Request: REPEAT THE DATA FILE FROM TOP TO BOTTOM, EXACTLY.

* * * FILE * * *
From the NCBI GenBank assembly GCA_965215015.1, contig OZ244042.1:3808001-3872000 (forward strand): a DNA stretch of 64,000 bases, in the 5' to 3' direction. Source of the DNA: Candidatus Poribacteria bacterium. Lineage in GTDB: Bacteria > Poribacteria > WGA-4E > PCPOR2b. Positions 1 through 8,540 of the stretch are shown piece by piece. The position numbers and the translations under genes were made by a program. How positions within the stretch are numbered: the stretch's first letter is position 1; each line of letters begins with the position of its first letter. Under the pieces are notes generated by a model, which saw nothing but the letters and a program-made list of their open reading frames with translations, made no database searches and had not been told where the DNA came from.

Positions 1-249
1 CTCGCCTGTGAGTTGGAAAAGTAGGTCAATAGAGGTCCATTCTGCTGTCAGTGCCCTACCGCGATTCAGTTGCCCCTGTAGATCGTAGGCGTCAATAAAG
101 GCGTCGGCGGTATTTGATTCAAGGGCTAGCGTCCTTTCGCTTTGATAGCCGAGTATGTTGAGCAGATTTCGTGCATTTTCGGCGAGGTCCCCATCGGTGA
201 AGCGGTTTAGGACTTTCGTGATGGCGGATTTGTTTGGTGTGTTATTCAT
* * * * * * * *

From the NCBI GenBank assembly GCA_965215015.1, contig OZ244042.1:3808001-3872000 (forward strand): a DNA stretch of 64,000 bases, in the 5' to 3' direction. Source of the DNA: Candidatus Poribacteria bacterium. Lineage in GTDB: Bacteria > Poribacteria > WGA-4E > PCPOR2b. Positions 1 through 8,540 of the stretch are shown piece by piece. The position numbers and the translations under genes were made by a program. How positions within the stretch are numbered: the stretch's first letter is position 1; each line of letters begins with the position of its first letter. Under the pieces are notes generated by a model, which saw nothing but the letters and a program-made list of their open reading frames with translations, made no database searches and had not been told where the DNA came from.

Positions 1-249
1 CTCGCCTGTGAGTTGGAAAAGTAGGTCAATAGAGGTCCATTCTGCTGTCAGTGCCCTACCGCGATTCAGTTGCCCCTGTAGATCGTAGGCGTCAATAAAG
101 GCGTCGGCGGTATTTGATTCAAGGGCTAGCGTCCTTTCGCTTTGATAGCCGAGTATGTTGAGCAGATTTCGTGCATTTTCGGCGAGGTCCCCATCGGTGA
201 AGCGGTTTAGGACTTTCGTGATGGCGGATTTGTTTGGTGTGTTATTCAT